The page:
SUVA, (XINHUA) — South Pacific island nations such as Fiji are far away from Russia and Ukraine, yet they have been significantly affected by the conflict between the two countries with the hikes in food and fuel prices.
The Food and Agriculture Organisation of the United Nations (FAO) has warned recently that the Russia-Ukraine conflict poses new threats to the global food security. With food and feed prices already at a high, the FAO said they could rise by a further 08-22 percent.
As an island nation with a population of around 900,000, Fiji has to import most of its food such as wheat flour and rice from foreign countries every year.
Fiji’s Minister for Economy Aiyaz Sayed-Khaiyum warned that more price hikes are likely in Fiji if the conflict between Russia and Ukraine escalates.
A Chinese businessman, who is operating a grocery in downtown Suva, capital of Fiji, has also felt the pinch of the increased prices. He told Xinhua that the price of goods in his shop will have to increase as a result of the increasing cost of sea freight transportation.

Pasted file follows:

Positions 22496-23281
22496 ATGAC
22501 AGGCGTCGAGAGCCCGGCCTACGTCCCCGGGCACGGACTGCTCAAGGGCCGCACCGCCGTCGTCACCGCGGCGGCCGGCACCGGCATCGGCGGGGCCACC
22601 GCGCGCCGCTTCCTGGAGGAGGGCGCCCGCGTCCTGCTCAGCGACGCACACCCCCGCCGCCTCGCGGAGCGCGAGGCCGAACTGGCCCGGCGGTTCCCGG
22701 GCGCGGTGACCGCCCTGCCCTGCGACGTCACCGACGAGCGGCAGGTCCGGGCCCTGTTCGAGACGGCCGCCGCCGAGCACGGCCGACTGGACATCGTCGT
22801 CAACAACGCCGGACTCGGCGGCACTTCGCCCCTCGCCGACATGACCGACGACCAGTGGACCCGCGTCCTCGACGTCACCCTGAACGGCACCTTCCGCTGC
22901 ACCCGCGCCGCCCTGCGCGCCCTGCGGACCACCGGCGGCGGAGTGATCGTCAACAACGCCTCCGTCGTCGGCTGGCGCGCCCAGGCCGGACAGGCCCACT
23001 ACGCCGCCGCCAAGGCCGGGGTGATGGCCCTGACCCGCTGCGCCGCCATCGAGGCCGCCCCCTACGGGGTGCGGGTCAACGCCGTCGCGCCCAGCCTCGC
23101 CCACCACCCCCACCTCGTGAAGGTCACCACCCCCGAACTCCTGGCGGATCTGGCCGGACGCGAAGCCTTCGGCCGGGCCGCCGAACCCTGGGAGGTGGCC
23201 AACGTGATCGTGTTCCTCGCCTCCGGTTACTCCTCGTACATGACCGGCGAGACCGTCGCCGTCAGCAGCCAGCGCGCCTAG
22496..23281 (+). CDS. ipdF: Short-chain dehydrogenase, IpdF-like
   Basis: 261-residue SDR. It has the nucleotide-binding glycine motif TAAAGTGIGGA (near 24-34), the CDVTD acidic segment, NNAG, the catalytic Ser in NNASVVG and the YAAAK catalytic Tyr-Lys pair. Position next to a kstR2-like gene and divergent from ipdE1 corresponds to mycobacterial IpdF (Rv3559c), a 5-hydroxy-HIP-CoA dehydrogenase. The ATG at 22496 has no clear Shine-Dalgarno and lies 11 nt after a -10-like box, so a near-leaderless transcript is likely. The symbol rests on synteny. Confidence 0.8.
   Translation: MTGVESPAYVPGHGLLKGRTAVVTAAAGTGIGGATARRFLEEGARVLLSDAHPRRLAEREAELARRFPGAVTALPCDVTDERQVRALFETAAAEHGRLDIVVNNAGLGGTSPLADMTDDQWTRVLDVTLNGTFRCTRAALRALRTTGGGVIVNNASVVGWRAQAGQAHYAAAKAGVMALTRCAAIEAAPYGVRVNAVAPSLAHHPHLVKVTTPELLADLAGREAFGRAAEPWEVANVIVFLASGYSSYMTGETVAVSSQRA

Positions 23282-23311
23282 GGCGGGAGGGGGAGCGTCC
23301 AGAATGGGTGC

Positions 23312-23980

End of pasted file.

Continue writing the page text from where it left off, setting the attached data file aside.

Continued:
Neelesh Gounder, a senior lecturer in economics from the University of the South Pacific (USP), said that the conflict presents risks of inflationary pressures and external sector risks to the Fijian economy.
For Fiji, any rise in global crude oil prices especially through rise in average prices of refined products at the Singapore trading market poses inflationary risks through an increase in petrol and diesel prices, he added.
Not only Fiji, but also other island nations such as Samoa and Tonga will not to be spared from inflation.
In Samoa, Prime Minister Fiame Naomi Mata’afa has said that whenever there are large scale conflicts around the world, the most immediate effect is on fuel prices and supplies from that part of the world, and the fuel prices in Samoa are expected to rise in the coming months.
In Tonga, the Tonga Competent Authority has announced that the price of petrol, kerosene and diesel has increased as from Friday.